3D printing’s real value is that you can whip up objects in all kinds of whacky geometries with a minimum of fuss. However, there’s almost always some post-processing to do. Burrs, strings and rough edges are common in plastic objects. To remove these burrs, you should not use a sharp knife. As explained by [Adrian Kingsley-Hughes] On, ZDNet, A deburring tool can be a cheap and simple solution.
If you haven’t used one before, a deburring tool simply consists of a curved metal blade that swivels relative to its straight handle. The blade will neatly remove burrs when you drag it over an edge, whether it’s metal, plastic, or wooden. There’s minimal risk of injury, unlike when pulling a regular blade towards yourself. The curved, swivelling blade is much less liable to slip or jump, and if it does, it’s far less likely to cut you.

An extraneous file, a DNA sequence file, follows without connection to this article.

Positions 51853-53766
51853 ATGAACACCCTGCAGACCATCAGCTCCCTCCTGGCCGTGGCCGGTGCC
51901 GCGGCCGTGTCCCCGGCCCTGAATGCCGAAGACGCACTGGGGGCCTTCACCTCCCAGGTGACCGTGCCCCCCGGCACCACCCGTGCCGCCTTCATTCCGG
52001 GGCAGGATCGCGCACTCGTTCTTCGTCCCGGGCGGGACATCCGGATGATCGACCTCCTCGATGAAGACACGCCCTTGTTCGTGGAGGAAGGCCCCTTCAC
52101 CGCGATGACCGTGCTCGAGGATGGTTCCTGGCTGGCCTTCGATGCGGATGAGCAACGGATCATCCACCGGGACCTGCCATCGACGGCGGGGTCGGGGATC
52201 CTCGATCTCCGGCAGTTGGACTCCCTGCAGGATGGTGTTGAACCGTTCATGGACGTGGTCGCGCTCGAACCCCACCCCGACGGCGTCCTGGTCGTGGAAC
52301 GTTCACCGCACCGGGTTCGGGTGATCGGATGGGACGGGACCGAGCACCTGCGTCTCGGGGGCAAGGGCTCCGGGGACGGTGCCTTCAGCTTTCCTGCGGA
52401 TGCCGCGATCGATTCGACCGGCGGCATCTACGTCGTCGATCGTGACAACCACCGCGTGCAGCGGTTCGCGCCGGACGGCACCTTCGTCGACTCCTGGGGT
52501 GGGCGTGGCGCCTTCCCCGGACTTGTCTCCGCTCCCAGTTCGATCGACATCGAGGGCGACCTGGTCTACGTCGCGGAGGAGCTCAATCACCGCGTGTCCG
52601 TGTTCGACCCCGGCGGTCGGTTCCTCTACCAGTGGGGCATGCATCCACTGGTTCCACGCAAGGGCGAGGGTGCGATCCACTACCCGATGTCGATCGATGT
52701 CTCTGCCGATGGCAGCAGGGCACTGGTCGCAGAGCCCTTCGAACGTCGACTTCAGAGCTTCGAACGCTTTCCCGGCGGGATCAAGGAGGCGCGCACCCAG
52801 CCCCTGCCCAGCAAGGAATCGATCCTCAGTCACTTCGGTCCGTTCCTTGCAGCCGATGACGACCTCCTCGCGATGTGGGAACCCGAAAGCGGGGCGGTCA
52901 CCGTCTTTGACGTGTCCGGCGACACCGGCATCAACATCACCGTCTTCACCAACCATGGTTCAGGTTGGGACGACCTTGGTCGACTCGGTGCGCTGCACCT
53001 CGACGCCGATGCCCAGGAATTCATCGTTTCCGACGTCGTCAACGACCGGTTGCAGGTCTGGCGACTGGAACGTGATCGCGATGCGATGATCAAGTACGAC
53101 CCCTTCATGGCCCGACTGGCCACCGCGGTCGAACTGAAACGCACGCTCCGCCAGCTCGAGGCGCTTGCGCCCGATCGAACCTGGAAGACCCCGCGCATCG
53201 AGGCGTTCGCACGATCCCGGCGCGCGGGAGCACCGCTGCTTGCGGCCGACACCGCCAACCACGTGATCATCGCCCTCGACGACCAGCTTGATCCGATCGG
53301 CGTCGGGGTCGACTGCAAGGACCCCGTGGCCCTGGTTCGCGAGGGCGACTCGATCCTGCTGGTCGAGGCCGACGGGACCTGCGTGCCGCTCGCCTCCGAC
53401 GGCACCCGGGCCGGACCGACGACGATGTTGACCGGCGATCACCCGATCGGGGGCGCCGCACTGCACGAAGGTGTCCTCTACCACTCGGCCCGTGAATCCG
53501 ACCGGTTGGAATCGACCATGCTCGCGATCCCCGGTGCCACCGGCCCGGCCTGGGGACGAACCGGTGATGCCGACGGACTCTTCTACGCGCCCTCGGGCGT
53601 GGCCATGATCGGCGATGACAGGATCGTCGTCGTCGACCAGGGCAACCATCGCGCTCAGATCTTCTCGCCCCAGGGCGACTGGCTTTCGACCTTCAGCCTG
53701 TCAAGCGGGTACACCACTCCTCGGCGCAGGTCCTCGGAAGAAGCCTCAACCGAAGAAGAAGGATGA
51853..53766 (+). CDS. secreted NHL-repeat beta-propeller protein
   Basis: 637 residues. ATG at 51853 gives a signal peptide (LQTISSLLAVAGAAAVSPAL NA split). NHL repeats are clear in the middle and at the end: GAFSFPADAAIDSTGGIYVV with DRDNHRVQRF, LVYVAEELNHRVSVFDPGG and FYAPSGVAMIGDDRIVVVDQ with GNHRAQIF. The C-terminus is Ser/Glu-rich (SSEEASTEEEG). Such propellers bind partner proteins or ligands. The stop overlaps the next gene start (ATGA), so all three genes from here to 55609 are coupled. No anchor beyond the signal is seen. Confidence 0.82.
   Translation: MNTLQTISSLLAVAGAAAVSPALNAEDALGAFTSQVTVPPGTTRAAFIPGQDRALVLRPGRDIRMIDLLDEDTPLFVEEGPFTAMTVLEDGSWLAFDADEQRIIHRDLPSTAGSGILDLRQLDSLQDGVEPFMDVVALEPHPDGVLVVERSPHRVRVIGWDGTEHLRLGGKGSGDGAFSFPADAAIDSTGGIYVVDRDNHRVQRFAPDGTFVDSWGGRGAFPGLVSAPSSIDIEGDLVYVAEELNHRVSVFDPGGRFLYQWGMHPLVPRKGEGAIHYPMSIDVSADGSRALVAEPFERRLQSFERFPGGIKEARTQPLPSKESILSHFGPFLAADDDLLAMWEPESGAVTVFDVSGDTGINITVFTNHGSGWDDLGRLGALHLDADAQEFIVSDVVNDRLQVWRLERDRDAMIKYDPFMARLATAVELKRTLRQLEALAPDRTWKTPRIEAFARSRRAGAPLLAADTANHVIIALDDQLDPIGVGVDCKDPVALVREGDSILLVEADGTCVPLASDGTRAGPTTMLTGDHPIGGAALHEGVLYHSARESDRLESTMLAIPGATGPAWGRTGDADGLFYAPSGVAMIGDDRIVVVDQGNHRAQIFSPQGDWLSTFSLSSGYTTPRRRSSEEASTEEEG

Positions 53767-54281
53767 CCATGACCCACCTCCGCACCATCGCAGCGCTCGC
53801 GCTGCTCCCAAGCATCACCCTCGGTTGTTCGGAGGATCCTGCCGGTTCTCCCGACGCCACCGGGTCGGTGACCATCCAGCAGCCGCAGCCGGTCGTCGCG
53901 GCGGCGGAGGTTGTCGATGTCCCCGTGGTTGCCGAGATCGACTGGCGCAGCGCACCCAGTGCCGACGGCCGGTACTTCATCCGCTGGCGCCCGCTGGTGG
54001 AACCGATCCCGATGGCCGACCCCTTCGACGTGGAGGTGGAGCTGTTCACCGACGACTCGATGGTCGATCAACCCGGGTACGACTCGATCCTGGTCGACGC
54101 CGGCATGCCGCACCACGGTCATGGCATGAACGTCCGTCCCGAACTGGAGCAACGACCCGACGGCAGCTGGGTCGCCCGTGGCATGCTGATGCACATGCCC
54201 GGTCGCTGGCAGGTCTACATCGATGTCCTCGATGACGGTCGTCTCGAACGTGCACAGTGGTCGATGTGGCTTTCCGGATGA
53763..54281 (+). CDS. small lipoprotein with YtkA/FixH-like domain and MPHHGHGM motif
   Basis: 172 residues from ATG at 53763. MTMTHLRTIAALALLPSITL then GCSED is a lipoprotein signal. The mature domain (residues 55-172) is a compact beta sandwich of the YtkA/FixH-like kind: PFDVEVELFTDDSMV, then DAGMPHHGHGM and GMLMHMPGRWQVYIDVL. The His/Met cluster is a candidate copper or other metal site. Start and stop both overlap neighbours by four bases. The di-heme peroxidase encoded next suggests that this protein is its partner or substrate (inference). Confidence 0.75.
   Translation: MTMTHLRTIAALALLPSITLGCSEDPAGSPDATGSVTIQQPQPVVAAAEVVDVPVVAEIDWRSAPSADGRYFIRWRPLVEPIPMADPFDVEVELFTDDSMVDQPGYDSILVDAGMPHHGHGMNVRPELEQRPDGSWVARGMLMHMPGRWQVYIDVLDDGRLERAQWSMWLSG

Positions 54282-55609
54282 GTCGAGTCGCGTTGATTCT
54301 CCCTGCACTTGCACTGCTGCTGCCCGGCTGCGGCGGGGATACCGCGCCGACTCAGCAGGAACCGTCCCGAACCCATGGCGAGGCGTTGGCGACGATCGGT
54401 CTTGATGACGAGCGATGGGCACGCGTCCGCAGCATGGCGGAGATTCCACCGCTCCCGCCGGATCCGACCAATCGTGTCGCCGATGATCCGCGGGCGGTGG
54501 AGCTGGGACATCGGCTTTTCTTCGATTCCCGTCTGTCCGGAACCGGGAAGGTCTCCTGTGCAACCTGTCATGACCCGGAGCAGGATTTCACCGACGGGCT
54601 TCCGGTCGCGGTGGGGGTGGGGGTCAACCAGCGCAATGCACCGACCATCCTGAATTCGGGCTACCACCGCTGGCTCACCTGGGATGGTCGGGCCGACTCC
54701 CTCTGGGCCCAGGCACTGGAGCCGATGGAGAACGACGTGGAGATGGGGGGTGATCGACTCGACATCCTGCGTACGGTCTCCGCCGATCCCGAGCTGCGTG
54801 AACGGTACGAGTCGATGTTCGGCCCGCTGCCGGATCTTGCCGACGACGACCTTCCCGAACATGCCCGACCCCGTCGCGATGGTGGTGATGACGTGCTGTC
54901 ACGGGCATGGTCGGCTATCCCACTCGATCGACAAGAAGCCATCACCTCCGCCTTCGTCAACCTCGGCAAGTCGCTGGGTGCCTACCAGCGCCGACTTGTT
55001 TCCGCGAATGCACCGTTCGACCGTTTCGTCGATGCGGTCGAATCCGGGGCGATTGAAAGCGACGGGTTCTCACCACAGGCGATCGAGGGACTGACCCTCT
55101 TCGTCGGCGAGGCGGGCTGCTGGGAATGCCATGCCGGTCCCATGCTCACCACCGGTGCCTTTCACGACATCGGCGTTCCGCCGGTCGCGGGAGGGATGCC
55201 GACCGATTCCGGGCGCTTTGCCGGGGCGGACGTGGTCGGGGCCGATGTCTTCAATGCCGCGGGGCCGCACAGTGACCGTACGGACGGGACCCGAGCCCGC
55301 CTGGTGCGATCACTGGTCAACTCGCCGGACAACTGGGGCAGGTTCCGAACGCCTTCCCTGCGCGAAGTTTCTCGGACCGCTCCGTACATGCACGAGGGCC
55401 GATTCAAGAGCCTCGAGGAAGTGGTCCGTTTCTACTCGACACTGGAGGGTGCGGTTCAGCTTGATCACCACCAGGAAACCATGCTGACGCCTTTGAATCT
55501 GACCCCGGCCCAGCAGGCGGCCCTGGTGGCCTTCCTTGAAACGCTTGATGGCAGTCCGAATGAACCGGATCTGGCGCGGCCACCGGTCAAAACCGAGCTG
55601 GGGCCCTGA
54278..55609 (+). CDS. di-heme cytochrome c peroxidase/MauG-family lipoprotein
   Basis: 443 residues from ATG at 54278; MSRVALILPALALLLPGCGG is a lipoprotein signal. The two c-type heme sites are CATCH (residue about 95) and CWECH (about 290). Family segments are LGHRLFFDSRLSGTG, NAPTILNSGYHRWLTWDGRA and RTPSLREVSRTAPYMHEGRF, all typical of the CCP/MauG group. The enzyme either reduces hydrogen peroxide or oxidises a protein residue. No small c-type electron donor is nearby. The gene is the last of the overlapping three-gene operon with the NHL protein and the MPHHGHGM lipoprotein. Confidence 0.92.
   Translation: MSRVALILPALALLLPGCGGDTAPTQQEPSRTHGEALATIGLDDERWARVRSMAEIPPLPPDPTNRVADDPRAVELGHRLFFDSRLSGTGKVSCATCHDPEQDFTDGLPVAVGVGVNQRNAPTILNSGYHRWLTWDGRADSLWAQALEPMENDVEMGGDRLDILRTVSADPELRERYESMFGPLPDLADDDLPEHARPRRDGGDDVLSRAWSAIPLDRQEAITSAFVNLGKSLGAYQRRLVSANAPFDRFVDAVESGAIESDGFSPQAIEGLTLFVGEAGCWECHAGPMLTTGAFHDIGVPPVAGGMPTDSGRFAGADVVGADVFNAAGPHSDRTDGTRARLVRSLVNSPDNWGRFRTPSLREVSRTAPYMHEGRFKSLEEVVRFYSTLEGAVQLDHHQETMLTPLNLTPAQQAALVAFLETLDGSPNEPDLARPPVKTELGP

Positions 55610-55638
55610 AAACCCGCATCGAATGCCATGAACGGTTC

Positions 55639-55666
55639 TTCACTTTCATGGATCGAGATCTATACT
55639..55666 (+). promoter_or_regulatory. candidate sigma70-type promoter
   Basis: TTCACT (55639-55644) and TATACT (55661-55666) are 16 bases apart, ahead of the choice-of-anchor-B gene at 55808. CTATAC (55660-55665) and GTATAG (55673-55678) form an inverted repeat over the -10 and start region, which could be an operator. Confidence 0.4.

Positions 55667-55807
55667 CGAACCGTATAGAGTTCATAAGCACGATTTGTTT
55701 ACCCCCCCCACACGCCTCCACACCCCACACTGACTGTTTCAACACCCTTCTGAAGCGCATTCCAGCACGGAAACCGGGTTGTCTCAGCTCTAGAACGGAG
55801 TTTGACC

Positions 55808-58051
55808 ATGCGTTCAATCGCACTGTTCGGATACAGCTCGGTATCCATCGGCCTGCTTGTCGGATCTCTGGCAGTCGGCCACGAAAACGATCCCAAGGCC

You can use any deburring tool for plastic. These tools are durable and require little maintenance. If you use them on metals they will wear out quicker, but replacement blades are cheap. It’s a tool every workshop should have, particularly given they generally cost less than $20.
Given the ugly edges and rafts we’re always having to remove from our 3D prints, it’s almost egregious that printers don’t come with them bundled in the box. They’re just a bit obscure when it comes to tools; this may in fact be the first time Hackaday’s ever covered one. If you’ve got your own quality-of-life hacks for 3D printing, sound off below, or share them on the tipsline! Email us. We’re waiting for you.